14. I recently got a mail from an online store (I subscribed to the newsletter, they inform me of new stuff) and they had this new item in stock:
    http://www.attitudeholland.nl/va/15960/Nerd-glasses.html
    (links to a page with ‘nerd glasses’ sold as a prop/accessory for somewhat alternative people)

    So I remembered this post.

    On the one hand: glasses=nerd, nerd=glasses *sigh*. Or that there is some type of glasses that are nerdy (all of them except sunglasses?).
    On the other hand, these are sold to actually make people more attractive, not less, also supported by the picture of the girl modeling them. Instead of people having to take them off.

  15. My college roommate from Southern California told me once that in her high school there was a time when kids who didn’t need glasses wore them as a fashion statement.

  16. When I got my first pair of glasses, my uncle told me that I could wear my glasses and look smart or take them off and look beautiful. He meant that as a compliment in the sense that I had the advantage of looking both.
    I also had many people who suggested the make-over trope to me, telling me that I should cut my hair (it was really long, but long hair was my trade mark and my comfort zone), get my ears pierced, put on make-up and (ta-da) get contacts.
    Since I had only mild vision problems at first, I gave into this trope, taking off my glasses for parties and dances.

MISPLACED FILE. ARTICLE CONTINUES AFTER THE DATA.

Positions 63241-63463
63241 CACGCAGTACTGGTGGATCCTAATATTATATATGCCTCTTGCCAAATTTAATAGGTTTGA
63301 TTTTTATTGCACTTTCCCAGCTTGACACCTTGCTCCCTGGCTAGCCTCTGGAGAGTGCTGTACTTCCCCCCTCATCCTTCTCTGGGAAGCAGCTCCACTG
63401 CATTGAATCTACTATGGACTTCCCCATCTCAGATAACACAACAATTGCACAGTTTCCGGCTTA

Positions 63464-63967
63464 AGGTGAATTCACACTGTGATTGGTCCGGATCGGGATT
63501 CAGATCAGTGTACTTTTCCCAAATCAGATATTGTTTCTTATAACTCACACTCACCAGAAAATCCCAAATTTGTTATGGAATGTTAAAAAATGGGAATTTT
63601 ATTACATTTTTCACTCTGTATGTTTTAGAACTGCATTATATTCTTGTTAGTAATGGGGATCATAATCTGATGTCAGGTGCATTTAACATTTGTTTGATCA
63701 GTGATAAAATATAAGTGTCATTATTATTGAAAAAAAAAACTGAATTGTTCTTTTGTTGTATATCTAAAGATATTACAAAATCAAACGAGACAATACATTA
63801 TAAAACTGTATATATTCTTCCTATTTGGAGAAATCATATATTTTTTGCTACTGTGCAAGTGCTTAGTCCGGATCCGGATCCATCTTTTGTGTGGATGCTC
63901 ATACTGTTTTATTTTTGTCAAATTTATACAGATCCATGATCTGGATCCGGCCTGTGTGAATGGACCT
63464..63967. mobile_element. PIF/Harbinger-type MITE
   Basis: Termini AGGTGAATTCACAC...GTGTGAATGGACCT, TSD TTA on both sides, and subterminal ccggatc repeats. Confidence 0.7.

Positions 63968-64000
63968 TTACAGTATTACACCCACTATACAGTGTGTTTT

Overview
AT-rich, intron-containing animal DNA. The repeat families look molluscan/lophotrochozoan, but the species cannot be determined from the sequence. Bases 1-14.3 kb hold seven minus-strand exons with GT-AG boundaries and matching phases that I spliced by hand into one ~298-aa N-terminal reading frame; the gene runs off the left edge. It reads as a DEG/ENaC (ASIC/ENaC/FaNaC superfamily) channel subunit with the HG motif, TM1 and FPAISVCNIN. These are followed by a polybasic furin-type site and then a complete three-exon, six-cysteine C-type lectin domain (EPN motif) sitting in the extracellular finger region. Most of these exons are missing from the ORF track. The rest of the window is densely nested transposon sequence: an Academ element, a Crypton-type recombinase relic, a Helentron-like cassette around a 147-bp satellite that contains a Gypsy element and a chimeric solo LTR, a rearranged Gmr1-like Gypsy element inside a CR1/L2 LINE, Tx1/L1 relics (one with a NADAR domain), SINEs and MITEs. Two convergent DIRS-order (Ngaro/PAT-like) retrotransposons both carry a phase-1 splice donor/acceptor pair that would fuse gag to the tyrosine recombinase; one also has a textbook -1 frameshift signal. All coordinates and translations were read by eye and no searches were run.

17. Zellie – no one ever told that to me, and if a prospective date does, it’s over. Besides, how can I look beautiful without them when I can’t see myself? “Oh you’re so pretty without your glasses, especially when you’re 2 inches away from my face so you can see me.”

    I’ve had them for about 12 years, they’re a part of my identity, who I see in the mirror.

    I hate that glasses are like make-up or a haircut for some people (nahin, not my hair!!!), yes I take them off at night, but um… no. Call me when the “natural look” includes dry, flakey spots and a huge unpoppable zit.

    I got my ears pierced just as or before I turned 12, when I was going into 7th grade. At Wal-Mart. I felt like I was so grown up, going to get the milk after, while my mom was like “noooooo, they can’t grow up.” I only did it because everyone does, and I stopped wearing them within a couple years, but the damn holes won’t close. The eyebrow and then the nose? My choice, even though I claim my sister made me get my nose done. I’d been wanting to do it, she pushed me by saying come on, we’re here already. I’m a sucker for benign peer pressure!

    Especially if I wanted it already. But make-up? No, that’s her thing, not mine.

    I’ve trailed off from glasses, haven’t I?

    Funny now, not at the time glasses anecdote – I was looking for them while wearing them. Not so funny – having that bloody screw come out at about 2 am having to use scotch tape to hold them together because I was house-sitting. Why wasn’t everybody awake and willing to help me?! The dogs were no help!

    The reason I came here – I’m watching “Life in a Metro,” a realistic Bollywood movie. When we meet Konkona’s character, Shruti, she’s wearing those rectangular glasses. When she switches to contacts (in hopes of getting a man), we don’t just see the “after.” We see her trying with her hand a foot away, her eye running away! Very realistic, I thought.